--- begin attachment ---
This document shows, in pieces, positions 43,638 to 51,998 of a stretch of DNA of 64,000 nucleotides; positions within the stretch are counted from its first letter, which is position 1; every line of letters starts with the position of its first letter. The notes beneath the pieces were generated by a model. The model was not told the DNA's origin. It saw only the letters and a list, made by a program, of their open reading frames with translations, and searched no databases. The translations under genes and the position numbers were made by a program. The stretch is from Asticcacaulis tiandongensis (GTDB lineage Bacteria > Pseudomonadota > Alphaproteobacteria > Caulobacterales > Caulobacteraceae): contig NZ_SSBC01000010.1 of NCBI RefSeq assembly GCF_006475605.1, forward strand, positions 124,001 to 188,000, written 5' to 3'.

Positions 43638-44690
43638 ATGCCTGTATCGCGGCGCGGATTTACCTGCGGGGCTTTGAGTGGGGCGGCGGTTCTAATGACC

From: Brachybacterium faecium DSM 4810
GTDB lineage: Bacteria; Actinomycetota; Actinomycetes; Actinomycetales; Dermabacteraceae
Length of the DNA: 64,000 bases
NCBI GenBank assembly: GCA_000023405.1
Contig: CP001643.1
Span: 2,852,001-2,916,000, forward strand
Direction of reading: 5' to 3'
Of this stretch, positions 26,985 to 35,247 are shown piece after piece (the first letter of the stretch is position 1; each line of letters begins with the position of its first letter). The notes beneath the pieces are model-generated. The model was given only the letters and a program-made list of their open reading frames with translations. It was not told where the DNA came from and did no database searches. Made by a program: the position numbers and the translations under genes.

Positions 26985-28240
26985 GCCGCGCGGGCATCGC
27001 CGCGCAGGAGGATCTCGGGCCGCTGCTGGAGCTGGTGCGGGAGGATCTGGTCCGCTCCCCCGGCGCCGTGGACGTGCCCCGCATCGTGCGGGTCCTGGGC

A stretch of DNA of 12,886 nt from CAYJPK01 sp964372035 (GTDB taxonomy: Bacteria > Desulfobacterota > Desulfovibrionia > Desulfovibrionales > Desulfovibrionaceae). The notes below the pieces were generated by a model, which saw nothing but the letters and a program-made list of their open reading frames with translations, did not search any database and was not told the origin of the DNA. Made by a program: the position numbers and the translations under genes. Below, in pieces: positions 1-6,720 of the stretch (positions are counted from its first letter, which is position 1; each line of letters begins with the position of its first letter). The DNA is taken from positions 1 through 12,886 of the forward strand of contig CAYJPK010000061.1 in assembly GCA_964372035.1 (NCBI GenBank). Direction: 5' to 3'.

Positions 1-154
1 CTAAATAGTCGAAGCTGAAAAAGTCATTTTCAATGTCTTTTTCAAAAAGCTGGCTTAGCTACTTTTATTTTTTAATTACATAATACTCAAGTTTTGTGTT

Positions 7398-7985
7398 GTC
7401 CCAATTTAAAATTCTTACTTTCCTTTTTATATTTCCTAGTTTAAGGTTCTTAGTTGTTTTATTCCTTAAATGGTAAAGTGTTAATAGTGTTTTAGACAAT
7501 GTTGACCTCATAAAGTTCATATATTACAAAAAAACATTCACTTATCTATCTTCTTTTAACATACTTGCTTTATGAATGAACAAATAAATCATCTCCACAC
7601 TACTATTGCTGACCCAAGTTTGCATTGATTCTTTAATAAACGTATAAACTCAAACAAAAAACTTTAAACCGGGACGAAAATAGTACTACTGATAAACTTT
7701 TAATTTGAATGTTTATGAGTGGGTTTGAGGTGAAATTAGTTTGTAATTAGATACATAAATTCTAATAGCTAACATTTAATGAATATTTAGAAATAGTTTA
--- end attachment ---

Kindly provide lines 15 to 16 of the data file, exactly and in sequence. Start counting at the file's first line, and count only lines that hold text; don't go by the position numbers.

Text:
A stretch of DNA of 12,886 nt from CAYJPK01 sp964372035 (GTDB taxonomy: Bacteria > Desulfobacterota > Desulfovibrionia > Desulfovibrionales > Desulfovibrionaceae). The notes below the pieces were generated by a model, which saw nothing but the letters and a program-made list of their open reading frames with translations, did not search any database and was not told the origin of the DNA. Made by a program: the position numbers and the translations under genes. Below, in pieces: positions 1-6,720 of the stretch (positions are counted from its first letter, which is position 1; each line of letters begins with the position of its first letter). The DNA is taken from positions 1 through 12,886 of the forward strand of contig CAYJPK010000061.1 in assembly GCA_964372035.1 (NCBI GenBank). Direction: 5' to 3'.

Positions 1-154